Grandma Mao Zhi’s counterpart is County Chief Liu, who concocts an improbable scheme to purchase Vladimir Lenin’s embalmed corpse from a cash-strapped Moscow. His chuckleheaded assumption is that, once installed in a gleaming new mausoleum atop Spirit Mountain, the corpse will attract endless hordes of paying tourists, thus ensuring the district a livening mountain of money, more than it can ever spend.

This feckless communist-cum-capitalist party cog who, despite delusions of grandeur, is doomed to failure, provides the satirical alloy to the sombre tale of Grandma Mao and Liven. When Liu visits Liven during its annual livening festival, some of the disabled villagers honor him with a performance of their many unusual skills. Paraplegic Woman can embroider a butterfly on a poplar leaf with astonishing dexterity. Blind Tonghua can hear a feather land anywhere on the stage. One-Legged Monkey can outrun an able-bodied man and perform an amazing long jump. In their quaint freak show Chief Liu spies his golden goose: a special skills performance troupe to tour China and raise the millions needed to purchase Lenin’s corpse. Granda Mao Zhi bitterly agrees to his mad scheme with an equally quixotic proposal; in exchange for granting the troupe permission to tour China, she secures Chief Liu’s promise to allow Liven to once more withdraw from society in order to rediscover its heavenly days of livening.

The novel’s structure offers only odd numbered chapters which are meant, according to Professor Rojas, to signify Liven’s (and China’s) off-kilter progress through modernity. Most are followed by a variety of endnotes for “Further Reading”: some, with blunt-toothed sarcasm, constitute a simple, obvious gloss, while others go much further field, flowering out into complex, full-fledged chapters.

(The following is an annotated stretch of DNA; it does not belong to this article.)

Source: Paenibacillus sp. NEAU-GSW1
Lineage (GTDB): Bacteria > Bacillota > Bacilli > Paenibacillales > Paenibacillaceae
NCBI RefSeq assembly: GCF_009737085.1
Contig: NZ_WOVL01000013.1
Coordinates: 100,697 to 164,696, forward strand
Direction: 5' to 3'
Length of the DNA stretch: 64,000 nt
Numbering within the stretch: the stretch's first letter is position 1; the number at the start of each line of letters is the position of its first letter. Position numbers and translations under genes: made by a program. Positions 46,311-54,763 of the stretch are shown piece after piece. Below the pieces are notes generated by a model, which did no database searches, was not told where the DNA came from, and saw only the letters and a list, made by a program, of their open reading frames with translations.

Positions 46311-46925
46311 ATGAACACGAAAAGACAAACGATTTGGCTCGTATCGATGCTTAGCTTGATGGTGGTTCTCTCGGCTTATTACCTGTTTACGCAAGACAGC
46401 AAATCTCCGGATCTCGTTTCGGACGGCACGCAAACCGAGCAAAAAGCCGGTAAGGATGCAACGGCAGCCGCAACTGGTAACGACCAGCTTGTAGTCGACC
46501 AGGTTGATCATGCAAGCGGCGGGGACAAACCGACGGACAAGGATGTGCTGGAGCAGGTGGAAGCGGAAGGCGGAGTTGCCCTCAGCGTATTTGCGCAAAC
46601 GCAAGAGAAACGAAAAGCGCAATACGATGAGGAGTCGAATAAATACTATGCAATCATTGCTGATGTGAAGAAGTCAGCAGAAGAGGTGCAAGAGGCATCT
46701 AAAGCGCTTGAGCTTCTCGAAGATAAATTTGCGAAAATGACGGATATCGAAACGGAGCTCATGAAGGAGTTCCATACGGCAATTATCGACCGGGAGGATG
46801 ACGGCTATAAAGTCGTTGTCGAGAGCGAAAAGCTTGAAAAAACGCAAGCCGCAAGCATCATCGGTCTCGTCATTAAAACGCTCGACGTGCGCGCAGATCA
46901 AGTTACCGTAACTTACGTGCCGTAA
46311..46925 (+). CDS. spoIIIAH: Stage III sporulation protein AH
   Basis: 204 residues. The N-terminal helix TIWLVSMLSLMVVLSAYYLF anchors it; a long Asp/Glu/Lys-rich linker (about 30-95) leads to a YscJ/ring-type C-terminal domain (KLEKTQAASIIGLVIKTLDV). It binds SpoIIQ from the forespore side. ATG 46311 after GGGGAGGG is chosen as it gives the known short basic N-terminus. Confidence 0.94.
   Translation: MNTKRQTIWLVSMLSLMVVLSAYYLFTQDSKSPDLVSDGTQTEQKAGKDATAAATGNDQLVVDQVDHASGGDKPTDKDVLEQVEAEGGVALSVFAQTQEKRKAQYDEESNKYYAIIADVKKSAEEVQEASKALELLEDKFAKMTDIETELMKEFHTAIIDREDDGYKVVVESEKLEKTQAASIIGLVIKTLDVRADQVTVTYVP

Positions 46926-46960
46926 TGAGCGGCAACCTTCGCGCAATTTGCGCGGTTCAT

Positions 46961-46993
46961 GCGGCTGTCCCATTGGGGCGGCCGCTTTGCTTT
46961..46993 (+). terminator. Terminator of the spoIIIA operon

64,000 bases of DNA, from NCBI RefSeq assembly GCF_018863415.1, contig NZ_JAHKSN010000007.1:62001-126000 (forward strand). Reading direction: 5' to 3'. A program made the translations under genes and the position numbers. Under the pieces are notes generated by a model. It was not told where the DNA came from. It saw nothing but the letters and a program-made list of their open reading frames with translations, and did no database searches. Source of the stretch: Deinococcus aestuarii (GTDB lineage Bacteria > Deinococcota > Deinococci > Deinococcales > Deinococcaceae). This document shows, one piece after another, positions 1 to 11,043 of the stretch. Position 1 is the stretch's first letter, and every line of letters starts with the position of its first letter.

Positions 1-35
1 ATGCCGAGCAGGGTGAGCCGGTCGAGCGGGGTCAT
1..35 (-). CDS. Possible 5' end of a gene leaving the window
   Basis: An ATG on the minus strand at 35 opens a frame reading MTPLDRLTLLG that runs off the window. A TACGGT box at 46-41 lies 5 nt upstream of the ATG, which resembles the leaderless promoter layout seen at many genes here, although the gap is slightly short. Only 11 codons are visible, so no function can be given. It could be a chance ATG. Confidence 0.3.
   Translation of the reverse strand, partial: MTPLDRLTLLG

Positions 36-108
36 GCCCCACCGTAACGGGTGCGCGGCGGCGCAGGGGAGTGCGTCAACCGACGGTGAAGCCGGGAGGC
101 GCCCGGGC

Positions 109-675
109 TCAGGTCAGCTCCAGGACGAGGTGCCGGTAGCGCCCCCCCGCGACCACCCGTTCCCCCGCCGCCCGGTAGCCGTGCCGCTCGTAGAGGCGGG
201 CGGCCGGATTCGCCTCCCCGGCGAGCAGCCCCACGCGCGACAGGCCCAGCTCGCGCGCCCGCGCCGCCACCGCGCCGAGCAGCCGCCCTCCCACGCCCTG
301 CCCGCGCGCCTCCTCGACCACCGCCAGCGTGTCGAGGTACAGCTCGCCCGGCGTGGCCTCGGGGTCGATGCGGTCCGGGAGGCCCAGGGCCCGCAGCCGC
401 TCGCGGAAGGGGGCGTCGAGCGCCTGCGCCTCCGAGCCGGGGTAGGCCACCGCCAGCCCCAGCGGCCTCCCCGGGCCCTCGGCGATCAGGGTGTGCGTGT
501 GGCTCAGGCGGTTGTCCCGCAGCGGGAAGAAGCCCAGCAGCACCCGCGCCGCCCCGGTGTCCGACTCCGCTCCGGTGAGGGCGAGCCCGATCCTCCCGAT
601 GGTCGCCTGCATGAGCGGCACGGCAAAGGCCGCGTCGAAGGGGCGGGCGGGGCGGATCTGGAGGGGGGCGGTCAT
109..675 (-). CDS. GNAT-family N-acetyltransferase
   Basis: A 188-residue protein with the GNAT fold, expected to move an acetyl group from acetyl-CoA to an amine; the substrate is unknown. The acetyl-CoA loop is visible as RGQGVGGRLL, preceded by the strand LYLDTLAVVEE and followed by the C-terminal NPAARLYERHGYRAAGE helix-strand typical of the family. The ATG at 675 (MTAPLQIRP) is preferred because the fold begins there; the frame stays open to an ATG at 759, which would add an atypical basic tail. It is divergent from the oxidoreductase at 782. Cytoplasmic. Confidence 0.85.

Liven’s saga is both moving and gut-wrenching as well as mordantly, brutally, bitterly funny; it spares neither its characters nor its readers the multitudinous disasters of human folly. The novel is a veritable Chinese Box of absurd tribulations, each one containing its own Russian matryoshka doll. But the figurine’s faces are painted in outrage, mirroring the reader’s disbelief at Liven’s seemingly endless misfortunes.

Sometimes the plot’s style reads like a modern fable of the kind found in Hesse’s Siddhartha or Flaubert’s Legend of St. Julian Hospitaler with its flat recounting of grief and endurance in the face of impossible suffering. During one particularly grueling episode, the special skills performance troupe finds itself held prisoner inside the splendid new Lenin Mausoleum, built with the profits from its hundreds of high-priced, sold-out shows. Their jailers are none other than the band of “wholer” roadies who’ve shepherded them around China for the past year. Jealous of the cripples’s vast earnings, they hold them ransom against themselves, extracting their every last yuan by selling them food and water at outrageous prices. And when the suffering cripples of Liven have, once again, given their all, the demands only become more outrageous.

Betrayed by every other social arrangement–feudalism, Marxism, communism, Maoism, bureaucracy, capitalism, show business, and the tenuous honor among thieves–Liven finally has nothing but itself, alone among the remote mountains of Balou with the blossoms floating on the spring breeze as in the famous 5th century poem “Peach Blossom Land” by Tao Yuan Ming. For a moment, the message seems to be that compassionate solidarity with our lowest common denominator might be the true path, but in the end Liven is no staging ground for revolution, simply a threshing floor, a harsh oasis, a lonely last resort. Lenin’s Kisses, however, offers an irresistible attraction for readers of powerful, uncompromising satire. So pucker up, buttercup.

11 May 09 | Chad W. Post | Comments

If things go right, I think we’ll be running five reviews this week—which definitely makes up for the one we skipped last week.